ECZ TO DEPLOY ENUMERATORS TO INTERVIEW HOUSEHOLDS ON LOW VOTER TURNOUT AND PREVALENCE OF REJECTED BALLOT PAPERS
The Electoral Commission of Zambia (ECZ) today 10 December, 2018 joined the Human Rights Commission in commemorating International Human Rights Day at Mulungushi International Conference Centre in Lusaka.
Find Out More About The Electoral Commission Of Zambia
View and download resource materials developed by the Commission.
An electoral system is a set of rules on how votes are converted into seats for political or civic authority.
The purpose of an electoral system is to translate the will of the people to decide on who should be President, Members of Parliament, Mayors/Council Chairpersons and Councillors.
The Electoral System in Zambia is twofold; majoritarian and simple majority or first past the post.
The Commission is an independent and autonomous Electoral Management Body (EMB) established in 1996. Since its establishment, the Commission has delivered five (5) General Elections (in 1996, 2001, 2006, 2011 and 2016), two (2) Presidential Elections (in 2008 and 2015) and several National Assembly and Local Government by-elections.
Voters are persons eligible to vote in an election. The role of voters is to choose representatives by casting ballots in an election. Voters should be Zambian citizens, aged 18 and above, in possession of a green National Registration Card and a Voter’s Card. In order to vote, they must be registered in the polling station appearing on their Voters’ Card. They must also appear in the Register of Voters for that particular polling station.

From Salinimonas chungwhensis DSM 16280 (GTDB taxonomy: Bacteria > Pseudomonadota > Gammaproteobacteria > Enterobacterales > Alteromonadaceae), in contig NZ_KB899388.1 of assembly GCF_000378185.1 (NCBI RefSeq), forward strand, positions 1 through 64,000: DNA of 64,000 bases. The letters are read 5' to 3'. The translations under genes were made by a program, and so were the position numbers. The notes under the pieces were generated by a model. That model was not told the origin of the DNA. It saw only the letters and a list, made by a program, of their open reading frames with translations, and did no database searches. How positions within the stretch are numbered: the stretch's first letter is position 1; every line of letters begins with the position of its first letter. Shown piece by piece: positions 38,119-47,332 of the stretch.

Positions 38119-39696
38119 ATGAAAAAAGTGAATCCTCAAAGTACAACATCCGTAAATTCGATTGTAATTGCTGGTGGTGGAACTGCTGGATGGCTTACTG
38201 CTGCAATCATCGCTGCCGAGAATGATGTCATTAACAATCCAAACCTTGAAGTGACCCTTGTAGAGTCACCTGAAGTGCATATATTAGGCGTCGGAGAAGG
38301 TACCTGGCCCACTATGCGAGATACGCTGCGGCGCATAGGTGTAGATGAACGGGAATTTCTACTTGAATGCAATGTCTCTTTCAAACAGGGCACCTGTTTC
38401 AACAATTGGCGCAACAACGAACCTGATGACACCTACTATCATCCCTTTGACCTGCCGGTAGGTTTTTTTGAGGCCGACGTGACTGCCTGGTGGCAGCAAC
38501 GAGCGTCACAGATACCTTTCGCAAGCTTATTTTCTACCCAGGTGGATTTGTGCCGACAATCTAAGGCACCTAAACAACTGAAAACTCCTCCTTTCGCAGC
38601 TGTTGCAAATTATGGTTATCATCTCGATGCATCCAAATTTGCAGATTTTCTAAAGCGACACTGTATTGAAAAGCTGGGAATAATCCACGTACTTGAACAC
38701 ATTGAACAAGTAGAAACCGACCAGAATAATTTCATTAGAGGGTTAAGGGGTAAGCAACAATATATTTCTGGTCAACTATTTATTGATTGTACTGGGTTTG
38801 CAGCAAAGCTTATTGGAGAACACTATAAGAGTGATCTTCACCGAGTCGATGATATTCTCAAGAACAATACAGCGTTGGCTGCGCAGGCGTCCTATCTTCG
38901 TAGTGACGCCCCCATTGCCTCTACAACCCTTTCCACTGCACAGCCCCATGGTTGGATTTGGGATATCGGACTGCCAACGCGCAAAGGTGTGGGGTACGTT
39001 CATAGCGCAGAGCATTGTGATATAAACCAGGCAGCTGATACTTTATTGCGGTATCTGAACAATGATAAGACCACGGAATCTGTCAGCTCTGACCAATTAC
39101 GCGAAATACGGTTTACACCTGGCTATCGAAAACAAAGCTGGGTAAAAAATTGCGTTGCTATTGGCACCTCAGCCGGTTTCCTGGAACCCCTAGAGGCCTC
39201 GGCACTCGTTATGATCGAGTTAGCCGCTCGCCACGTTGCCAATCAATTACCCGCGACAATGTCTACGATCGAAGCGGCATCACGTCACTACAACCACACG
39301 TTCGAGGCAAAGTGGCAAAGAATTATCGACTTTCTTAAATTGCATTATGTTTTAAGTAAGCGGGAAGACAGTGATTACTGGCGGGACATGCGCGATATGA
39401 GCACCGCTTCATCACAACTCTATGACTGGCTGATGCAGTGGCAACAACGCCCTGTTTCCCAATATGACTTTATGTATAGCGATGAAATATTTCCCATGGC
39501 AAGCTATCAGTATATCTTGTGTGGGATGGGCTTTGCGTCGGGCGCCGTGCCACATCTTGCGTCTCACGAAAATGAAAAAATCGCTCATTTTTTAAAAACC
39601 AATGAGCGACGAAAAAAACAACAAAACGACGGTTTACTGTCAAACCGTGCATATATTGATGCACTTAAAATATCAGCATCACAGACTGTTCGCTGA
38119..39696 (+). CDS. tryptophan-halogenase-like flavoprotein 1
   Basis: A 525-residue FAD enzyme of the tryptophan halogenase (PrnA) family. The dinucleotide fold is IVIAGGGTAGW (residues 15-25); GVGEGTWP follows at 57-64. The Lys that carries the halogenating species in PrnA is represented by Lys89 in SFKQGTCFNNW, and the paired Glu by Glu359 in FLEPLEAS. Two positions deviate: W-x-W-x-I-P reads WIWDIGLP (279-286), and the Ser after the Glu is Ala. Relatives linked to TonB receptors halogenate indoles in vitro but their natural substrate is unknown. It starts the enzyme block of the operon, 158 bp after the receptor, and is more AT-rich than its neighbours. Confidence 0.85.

Candidates seek political power by participating in elections and campaigning for support from voters. Political parties and candidates are expected to adhere to all the electoral procedures and laws, including the Electoral Code of Conduct (ECC) which they should subscribe to through the Declaration of Compliance to the Electoral Code of Conduct.
The role of monitors and observers is to gather, examine and evaluate information relating to the electoral process. During an electoral activity, a monitor plays an active role by intervening and bringing to the attention of the Presiding Officer, Returning Officer or any senior electoral official matters of concern that may arise. Observers play a passive role and are concerned with making an informed judgment on the credibility, legitimacy and transparency of the electoral process. An observer/monitor may inform the Commission in writing of any observed electoral malpractices.